Messing With Monster Design: Variable Features

I’ve been playing a lot of the Cypher System, lately. Specifically, I was running a Star Wars game using Cypher. It’s a surprisingly-versatile system that can cover basically any and all thematic bases when running a game. To be sure, it won’t replace D&D, Call of Cthulhu, or World of Darkness, but it’s most definitely flexible enough to play games using any of those settings.

My favorite part of the system is the simple versatility of the challenge/NPC/monster design system. Popping open the core rulebook itself to the “NPCs/Enemies” section might deceive you into thinking that creature design is very complex. Each monster, despite essentially being a simple bucket of target numbers, tends to take up a full page. Each ability is listed in detail, and there seems to be a conspicuous amount of design work built into each monster or NPC.

“Why is this odd?” you might ask. After all, systems like D&D have very highly-developed monster design systems. There are tables full of numbers that define challenge rating, special rules on how to manipulate those numbers, and entire subsystems designed to create legendary creatures. So why should the Cypher System be so different?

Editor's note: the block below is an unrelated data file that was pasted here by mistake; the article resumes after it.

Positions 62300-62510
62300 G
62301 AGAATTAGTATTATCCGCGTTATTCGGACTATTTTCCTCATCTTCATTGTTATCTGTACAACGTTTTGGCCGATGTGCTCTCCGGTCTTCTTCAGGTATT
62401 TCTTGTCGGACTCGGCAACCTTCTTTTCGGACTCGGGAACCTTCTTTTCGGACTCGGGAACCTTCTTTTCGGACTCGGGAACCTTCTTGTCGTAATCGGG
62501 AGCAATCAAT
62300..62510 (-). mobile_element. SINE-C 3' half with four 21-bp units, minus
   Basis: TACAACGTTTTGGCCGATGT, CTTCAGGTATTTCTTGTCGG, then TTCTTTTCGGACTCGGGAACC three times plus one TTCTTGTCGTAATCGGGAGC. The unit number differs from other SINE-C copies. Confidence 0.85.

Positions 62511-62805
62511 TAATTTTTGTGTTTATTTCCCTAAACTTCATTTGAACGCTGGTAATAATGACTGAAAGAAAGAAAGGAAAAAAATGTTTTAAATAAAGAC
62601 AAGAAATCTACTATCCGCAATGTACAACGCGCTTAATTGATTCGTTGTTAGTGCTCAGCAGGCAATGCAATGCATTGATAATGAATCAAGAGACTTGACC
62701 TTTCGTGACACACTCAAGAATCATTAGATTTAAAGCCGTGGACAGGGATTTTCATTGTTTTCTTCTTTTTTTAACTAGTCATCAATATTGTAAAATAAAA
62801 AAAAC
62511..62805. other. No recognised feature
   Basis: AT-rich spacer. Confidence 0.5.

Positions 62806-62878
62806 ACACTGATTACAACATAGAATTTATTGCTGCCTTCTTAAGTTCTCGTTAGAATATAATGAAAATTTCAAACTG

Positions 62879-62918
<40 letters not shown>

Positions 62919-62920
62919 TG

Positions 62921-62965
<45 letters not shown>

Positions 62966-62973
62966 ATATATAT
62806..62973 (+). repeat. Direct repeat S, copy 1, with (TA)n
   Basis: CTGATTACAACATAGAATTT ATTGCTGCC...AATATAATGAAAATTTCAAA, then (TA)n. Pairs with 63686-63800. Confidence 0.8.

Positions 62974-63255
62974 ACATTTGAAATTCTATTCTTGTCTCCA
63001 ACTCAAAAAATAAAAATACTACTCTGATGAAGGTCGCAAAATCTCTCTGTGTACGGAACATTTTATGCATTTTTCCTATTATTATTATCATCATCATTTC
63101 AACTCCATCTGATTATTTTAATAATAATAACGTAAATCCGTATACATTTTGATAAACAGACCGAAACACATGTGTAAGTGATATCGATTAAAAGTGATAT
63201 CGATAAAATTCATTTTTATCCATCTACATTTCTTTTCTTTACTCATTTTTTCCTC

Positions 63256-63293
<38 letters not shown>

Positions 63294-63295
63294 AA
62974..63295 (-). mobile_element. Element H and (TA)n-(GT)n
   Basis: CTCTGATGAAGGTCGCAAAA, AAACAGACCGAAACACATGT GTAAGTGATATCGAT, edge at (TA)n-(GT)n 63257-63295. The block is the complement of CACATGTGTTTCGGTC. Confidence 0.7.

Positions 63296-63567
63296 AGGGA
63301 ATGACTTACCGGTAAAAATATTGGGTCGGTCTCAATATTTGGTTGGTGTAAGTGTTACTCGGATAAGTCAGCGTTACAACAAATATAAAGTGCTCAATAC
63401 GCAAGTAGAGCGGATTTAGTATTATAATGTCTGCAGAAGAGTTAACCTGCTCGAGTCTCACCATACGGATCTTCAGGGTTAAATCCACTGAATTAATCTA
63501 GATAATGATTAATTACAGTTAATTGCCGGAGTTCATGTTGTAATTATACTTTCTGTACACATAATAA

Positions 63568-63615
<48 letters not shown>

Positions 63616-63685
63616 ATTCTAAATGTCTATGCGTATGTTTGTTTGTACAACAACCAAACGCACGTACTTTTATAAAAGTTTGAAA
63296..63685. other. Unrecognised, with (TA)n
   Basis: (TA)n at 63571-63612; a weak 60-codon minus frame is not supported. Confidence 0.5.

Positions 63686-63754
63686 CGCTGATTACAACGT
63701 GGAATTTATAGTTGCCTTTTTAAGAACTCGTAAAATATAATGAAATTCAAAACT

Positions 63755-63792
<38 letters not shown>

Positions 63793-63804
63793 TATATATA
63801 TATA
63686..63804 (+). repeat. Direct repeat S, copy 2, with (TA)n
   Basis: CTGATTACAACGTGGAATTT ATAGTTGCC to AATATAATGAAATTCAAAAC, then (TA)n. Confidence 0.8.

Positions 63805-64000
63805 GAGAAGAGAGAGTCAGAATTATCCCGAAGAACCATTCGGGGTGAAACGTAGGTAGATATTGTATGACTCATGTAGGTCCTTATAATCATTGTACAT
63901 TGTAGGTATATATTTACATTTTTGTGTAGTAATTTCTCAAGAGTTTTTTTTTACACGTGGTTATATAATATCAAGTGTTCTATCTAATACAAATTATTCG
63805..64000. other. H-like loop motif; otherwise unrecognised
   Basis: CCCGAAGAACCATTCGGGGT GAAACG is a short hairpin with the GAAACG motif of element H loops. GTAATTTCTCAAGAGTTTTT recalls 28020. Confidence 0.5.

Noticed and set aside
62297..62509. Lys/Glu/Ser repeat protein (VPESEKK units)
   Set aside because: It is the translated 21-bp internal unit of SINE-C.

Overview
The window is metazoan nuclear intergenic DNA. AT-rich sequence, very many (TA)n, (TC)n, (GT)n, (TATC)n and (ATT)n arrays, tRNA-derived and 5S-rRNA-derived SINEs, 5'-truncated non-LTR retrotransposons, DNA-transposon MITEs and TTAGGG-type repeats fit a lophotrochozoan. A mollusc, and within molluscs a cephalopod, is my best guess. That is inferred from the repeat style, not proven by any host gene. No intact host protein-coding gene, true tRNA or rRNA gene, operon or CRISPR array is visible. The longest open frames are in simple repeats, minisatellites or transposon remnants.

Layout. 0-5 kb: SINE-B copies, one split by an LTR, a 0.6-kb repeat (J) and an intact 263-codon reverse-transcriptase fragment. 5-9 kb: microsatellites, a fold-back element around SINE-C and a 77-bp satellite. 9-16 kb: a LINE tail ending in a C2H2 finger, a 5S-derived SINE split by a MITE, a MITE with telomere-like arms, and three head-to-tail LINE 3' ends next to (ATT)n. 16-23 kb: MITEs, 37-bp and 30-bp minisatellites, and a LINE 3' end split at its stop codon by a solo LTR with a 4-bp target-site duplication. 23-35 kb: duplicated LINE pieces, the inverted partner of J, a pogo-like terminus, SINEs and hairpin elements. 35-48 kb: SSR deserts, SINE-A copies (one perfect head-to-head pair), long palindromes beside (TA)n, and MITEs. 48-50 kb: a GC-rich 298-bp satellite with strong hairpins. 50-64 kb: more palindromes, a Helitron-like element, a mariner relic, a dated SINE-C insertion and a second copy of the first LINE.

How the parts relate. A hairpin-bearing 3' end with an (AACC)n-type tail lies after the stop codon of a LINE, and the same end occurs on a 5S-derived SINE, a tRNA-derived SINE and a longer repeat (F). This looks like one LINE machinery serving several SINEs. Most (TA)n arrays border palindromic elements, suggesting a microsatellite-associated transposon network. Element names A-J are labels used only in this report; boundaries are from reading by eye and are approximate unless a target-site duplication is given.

Well, the Cypher system kind of prides itself on its difference. Monsters in cypher are the simplest thing in the world to design. Boiled down to their most basic form, a monster in cypher is 2 numbers: its difficulty, and the target number derived from that difficulty. That target number is equal to 3x its number, and represents the target number that a PC has to roll in order to hit it or dodge its attacks, and also normally acts as the creature’s hit points.

A difficulty 3 monster has 9 HP, and requires a PC to roll a 9 to hit it or dodge its attacks.

That’s it.

What’s with all the complexity?

A lot of it comes down to special features, powers, and traits. Like D&D (or basically any other RPG on the market), monsters feature a number of special abilities that allow them to act in strange and interesting ways. Mages throw fireballs, wolves trip and swarm, basilisks petrify. And the standard way to write out these abilities is to list them, with descriptions, in the monster’s stat block.

Except, this is Cypher, and that amount of detail is completely unnecessary.

Let me give you an example. This is what I wrote down for a standard Jedi Temple Guard in my game.

Jedi Temple Guard: Difficulty 4; 15 HP; Lightsaber and Force Powers.

That’s it. That’s everything I wrote down. Here’s one of the Jedi Masters.

Master Kwon Jara: Difficulty 6, 18 HP; Martial Artist (2 attacks, 3 dmg each), Force Powers: strong telepathy (7), weak telekinesis (5).